My friend Tania Ketenjian interviewed Eve Ekman and I about our project with the Dalai Lama, the Atlas of Emotions, the other week for the BBC World Service. You can listen to the episode here (we’re on at 20:35), and what follows is a transcript of that interview.
Tina Daheley: Empathy is also at the heart of another creative endeavor which has brought together scientists, designers, and a Buddhist monk. The Atlas of Emotions is a free online tour that’s been designed to help us talk about our feelings and it’s even being used in psychotherapy. If you want to try it out for yourself, search for Atlas of Emotions online. When you open it up, you see five rainbow-colored circles, almost like floating lilypads, each representing a different emotion. I spent a long time exploring the color coded circles and realized that if I was feeling blue, which is sad, it might help me to identify the triggers, all the way from not being invited to a party to losing a loved one, and recognize my responses from withdrawing, to protesting, to mourning.
It reminded me of one of my favorite cartoon films, Disney’s Inside Out. It’s set inside the mind of an 11-year-old girl and the characters are her feelings. But the project was actually inspired by the Dalai Lama, exiled spiritual leader of Tibet, the British territory that’s governed as an autonomous region of China. Well, then he recently made the news for discussing yoga with pop star Lady Gaga. In 1989, he won the Nobel Peace Prize for his nonviolent struggle for the liberation of Tibet. What’s less well-known is that he’s also been collaborating with scientists to try and promote not only peace on earth, but peace of mind. For The Cultural Front Line we spoke to the San Francisco scientists and the designer, about how they realized the Dalai Lama’s ambition to map the mind.
Eve Ekman: The Atlas of Emotion is developing a visual language for people to understand emotion. It’s purely visual in its experience, and our biggest goal was to make that something anyone could access and use without needing to hear description, without any prior knowledge. Some sort of intuitive way to experience their own emotions and see how it unites them to others. The first moment we were aware that we would get funding, my dad and I did what researchers do. We looked for what was out there and found what was claimed to be the best cartographers.
Eric Rodenbeck: Stamen is my design firm and we’re up for the challenge of visualizing complex information. When Eve and Paul came to us and said that the Dalai Lama would like for you make an Atlas of Emotions, I hesitated for about two seconds because I had absolutely no idea how I was going to do that. And then I said yes enthusiastically. It’s been a great ride!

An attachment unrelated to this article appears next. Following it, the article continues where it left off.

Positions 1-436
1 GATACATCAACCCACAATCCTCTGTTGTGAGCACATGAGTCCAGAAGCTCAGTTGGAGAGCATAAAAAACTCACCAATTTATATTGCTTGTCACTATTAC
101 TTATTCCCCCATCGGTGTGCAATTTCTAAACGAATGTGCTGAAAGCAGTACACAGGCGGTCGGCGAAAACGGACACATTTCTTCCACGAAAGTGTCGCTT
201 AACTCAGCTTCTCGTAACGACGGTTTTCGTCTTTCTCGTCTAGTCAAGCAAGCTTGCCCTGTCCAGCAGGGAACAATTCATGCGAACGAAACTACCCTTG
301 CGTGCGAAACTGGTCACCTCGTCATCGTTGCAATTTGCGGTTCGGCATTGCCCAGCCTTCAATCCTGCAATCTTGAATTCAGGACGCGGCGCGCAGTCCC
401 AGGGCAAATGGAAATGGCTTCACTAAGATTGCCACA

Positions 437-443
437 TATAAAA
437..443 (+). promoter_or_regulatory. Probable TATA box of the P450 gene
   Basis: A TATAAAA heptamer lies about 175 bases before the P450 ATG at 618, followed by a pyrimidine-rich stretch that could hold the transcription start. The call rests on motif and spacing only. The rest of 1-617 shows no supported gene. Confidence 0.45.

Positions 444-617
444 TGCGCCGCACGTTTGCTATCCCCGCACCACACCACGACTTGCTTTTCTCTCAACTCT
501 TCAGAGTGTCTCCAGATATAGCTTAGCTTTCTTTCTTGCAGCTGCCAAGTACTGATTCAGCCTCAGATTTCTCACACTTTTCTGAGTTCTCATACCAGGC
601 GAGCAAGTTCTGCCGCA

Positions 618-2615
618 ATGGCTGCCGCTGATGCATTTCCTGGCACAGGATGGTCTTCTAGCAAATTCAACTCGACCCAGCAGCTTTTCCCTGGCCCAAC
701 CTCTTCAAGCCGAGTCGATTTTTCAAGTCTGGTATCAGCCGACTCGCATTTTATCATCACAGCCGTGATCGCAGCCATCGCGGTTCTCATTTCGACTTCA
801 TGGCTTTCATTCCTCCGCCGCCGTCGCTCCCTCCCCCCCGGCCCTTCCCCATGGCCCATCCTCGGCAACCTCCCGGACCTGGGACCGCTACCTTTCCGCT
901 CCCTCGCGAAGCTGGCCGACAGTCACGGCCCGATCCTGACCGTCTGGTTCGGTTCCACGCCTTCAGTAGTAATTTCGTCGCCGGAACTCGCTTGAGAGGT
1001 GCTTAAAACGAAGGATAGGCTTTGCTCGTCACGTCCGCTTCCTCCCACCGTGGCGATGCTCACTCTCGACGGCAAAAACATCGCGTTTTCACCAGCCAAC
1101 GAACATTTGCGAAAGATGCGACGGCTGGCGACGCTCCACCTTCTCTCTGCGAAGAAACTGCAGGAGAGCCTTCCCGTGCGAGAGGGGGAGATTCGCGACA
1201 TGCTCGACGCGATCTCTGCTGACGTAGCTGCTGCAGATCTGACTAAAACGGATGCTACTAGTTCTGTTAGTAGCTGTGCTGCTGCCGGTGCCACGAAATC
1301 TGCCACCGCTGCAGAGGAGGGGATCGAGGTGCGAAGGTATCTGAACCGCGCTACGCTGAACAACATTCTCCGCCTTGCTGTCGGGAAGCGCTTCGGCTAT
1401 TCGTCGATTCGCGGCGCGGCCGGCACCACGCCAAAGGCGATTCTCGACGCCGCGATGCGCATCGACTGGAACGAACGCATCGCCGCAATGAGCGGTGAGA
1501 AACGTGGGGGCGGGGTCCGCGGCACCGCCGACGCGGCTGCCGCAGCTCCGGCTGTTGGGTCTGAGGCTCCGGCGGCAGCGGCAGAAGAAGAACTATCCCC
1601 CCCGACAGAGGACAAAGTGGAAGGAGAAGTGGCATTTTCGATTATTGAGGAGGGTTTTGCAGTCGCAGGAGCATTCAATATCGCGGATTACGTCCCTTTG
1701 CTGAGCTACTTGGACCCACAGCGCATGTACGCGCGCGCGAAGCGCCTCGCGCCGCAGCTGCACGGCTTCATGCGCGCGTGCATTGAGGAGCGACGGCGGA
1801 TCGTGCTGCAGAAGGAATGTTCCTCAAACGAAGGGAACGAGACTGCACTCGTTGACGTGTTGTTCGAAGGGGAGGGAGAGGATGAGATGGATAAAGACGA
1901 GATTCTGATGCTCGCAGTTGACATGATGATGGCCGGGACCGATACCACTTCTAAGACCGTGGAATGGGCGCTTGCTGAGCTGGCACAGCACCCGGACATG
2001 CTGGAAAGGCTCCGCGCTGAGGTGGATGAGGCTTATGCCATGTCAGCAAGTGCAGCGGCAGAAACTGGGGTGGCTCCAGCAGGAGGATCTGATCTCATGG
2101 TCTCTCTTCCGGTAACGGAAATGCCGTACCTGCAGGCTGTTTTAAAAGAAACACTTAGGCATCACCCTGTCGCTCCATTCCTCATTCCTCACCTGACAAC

EE: The Dalai Lama said, in order to get to the New World, we needed a map. And in order to get to emotional awareness, we need a map. There are five emotions which 50% of emotion researchers agree on as being universal. This was anger, fear, sadness, enjoyment, and disgust.
ER: Sadness is blue and then the other thing is that it’s kind of fuzzy. Green is what we use for disgust and the shapes are kind of poopy. Enjoyment is yellow, and bubbly, and kind of fun. Anger is spiky, and “uurgh,” and red. And fear is purple and kinda sketchy. And that was one of the most fun things about the project, was this moment where we realized that we could treat each emotion differently, that we could use code to be able to make the things seen in a different way. Within each emotion, there are different emotional states that overlap with one another in different ways. In anger for example, annoyance is pretty slight on the scale and you can that in the atlas, it’s very small. Whereas fury is only ever very intense and it’s kind of big and spiky around the ends, so there’s these visual cues that start to underscore different kinds of metaphors.
ER: What happens when you put them on the map and you put them near each other is it just leaps off the page. Chasing those kinds of moments where even an expert researcher has just never thought about those kinds of things was a really enlightening part of the process.
For me, the process of taking something that’s quite technical — like data — and finding a way to express it that is true to itself cuts past language and tickles your brain in a different way. If you’re doing it well and you’re doing it right, it feels like it grows out of the page or off of the screen rather than having been put there. And I love that feeling of something new and something beautiful and real that we didn’t know was there before. There’s an element of discovery in this that I find irresistible.
EE: Recently, what people have been telling me, they’ve been using it for — there’s a doctor I work with at San Francisco General Hospital. She’s been using the atlas to work with her severely depressed patient who has a really hard time describing her feelings and the atlas has been enormously helpful. That meant so much to me. And then I’ve heard some other descriptions of people who teach emotion and using it as a tool as homework. And then the teaching I’ve done with the atlas, people just light up. The visual just invites them to talk about a subject they’d most likely rather leave at home, unless their folks were already interested. I think the huge piece for me that’s been rewarding is seeing how this visualization excites people.